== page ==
Schultz positions Buckley and Mailer both as somewhat knightly figures doing battle on the stage of the American theatre. They were epic warriors — heroes who wanted to preserve the “virtuous American heart” that could still provide a unifying center within the corrosive elements of the Cold War, the nascent Civil Rights Movement, and the American military presence in Vietnam. Both men had already become celebrities by the time of their first debate in 1962 — a debate that Schultz shows propels them to national prominence and secures their life-long albeit uneasy friendship. While much of Buckley and Mailer contrasts the two men — from their very different physical appearances to their fundamental disagreement on what political and social reforms were necessary to save America — it does not ostensibly choose sides in the debate and is more interested in their similarities. While Schultz seems careful not to show a preference toward either man, there is perhaps a slight bias toward Mailer.

It appears “Mailer” is used approximately 100 more times than “Buckley.”[4]

Buckley and Mailer were both born in the 20s, earned Ivy-League educations, served in World War II, achieved an early celebrity, founded journals, became public intellectuals in the early-1960s, shone as icons for their respective movements in the 60s, saw those movements move beyond their sway, ran for mayor of New York City, and continued to write and enjoy success for the rest of their lives. Yet, Buckley and Mailer centers around the height of their influence in America: the 1960s. Schultz presents both men as major intellectual forces of the time as America struggled with war and inequality.

While Buckley and Mailer examines the influence that these two men had on the 1960s, it also makes clear that our era shares much of the trouble that characterized theirs. It’s full of “sound familiar?” moments. War, fears about national security, and the fight for racial and gender equality seem to be the ever-present bête noirs of U.S. political and social reality.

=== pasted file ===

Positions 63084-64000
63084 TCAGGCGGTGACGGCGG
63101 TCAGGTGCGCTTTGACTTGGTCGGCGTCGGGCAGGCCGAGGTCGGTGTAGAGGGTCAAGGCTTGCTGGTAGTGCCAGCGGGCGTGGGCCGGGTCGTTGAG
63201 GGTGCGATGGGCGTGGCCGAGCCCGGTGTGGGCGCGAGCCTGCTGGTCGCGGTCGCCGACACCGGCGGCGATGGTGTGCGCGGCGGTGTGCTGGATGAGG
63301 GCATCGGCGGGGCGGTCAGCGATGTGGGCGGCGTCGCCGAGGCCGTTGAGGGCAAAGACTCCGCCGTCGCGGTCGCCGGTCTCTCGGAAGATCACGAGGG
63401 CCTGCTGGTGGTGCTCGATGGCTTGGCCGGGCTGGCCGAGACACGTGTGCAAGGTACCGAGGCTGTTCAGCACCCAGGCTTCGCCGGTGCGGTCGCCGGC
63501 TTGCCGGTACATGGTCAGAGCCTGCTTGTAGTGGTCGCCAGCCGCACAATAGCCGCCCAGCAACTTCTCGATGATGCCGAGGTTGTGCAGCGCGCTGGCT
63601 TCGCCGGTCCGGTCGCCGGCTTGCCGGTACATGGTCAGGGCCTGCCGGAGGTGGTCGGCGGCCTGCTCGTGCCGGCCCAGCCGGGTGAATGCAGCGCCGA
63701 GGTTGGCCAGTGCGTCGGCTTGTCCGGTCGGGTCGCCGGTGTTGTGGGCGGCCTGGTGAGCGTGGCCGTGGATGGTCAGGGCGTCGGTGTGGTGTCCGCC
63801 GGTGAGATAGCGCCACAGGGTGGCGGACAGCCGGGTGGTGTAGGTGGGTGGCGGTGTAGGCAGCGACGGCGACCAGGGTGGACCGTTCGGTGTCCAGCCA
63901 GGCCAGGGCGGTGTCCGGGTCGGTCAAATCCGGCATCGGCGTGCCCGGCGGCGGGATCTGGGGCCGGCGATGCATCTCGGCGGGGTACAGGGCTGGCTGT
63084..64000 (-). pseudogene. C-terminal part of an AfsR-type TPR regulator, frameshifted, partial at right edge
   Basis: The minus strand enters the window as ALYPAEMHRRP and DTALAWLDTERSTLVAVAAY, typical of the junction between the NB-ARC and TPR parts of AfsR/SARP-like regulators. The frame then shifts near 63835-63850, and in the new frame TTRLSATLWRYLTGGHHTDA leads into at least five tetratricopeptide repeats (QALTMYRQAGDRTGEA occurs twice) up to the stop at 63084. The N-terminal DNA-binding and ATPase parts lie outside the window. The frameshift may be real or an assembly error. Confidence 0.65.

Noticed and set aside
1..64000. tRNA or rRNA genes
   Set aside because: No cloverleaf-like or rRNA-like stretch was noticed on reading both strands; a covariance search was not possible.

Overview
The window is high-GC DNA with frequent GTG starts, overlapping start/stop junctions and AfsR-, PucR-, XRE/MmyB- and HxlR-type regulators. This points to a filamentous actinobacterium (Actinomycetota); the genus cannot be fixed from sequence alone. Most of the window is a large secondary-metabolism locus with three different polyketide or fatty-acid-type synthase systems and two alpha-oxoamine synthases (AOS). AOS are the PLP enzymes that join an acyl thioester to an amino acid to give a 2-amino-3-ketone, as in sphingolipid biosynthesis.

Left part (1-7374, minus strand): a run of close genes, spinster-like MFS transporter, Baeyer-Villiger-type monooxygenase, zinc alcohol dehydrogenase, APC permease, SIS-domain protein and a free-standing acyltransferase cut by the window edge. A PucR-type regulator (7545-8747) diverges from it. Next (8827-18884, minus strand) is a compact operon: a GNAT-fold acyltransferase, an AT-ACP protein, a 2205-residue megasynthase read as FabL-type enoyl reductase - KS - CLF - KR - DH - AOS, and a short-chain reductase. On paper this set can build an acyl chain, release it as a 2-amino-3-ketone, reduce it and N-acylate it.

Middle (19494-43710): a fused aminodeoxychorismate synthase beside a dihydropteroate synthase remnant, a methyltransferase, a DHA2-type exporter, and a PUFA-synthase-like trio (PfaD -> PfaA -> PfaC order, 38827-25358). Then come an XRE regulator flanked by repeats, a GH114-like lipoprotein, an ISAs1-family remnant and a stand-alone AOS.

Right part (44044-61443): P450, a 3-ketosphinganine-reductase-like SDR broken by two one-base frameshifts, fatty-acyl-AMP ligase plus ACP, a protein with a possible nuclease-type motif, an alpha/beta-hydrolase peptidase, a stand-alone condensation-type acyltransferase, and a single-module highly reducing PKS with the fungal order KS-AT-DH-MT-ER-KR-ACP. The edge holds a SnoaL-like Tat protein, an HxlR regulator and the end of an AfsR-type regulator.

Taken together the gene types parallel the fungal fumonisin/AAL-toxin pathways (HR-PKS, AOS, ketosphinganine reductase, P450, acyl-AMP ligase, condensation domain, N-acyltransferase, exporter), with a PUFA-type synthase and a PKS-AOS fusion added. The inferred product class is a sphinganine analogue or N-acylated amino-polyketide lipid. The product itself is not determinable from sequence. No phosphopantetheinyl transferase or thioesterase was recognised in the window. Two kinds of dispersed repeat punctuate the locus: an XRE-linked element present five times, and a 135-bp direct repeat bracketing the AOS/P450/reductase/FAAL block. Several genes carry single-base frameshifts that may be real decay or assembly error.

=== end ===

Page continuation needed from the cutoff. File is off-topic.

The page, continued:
Yet — and perhaps this is the greatest implied contretemps of the book — we have no towering figures like Buckley and Mailer to help guide us through them. While Schultz does not flinch at showing the flaws of both men — their respective problems addressing race, for example — neither was afraid to engage these issues in a public way, even if the answers weren’t readily apparent. They were intellectuals who used their public esteem to hash out the problematic issues — they did not appear on TV with everything figured out, with ready answers for the country’s woes. The public forum was an integral component of the thought process — a model of how engaged citizens in a democracy should work to find meaningful answers. They modeled the difficult responsibility and the moral necessity of what it takes to live in a democracy. It’s messy. Sometimes you get it wrong, but you need to keep trying, even when you look like a fool. Both Buckley and Mailer were no strangers to that feeling. While Buckley’s conservatism provided the foundation for his approach and Mailer’s radical, sensual rebelliousness guided him, the media provided a forum for debates that actually seemed to make a difference in helping people come to terms with their individual situations — contrary to today’s media and political landscape: isolated and hermetic, anti-intellectual, partisan, and resolute.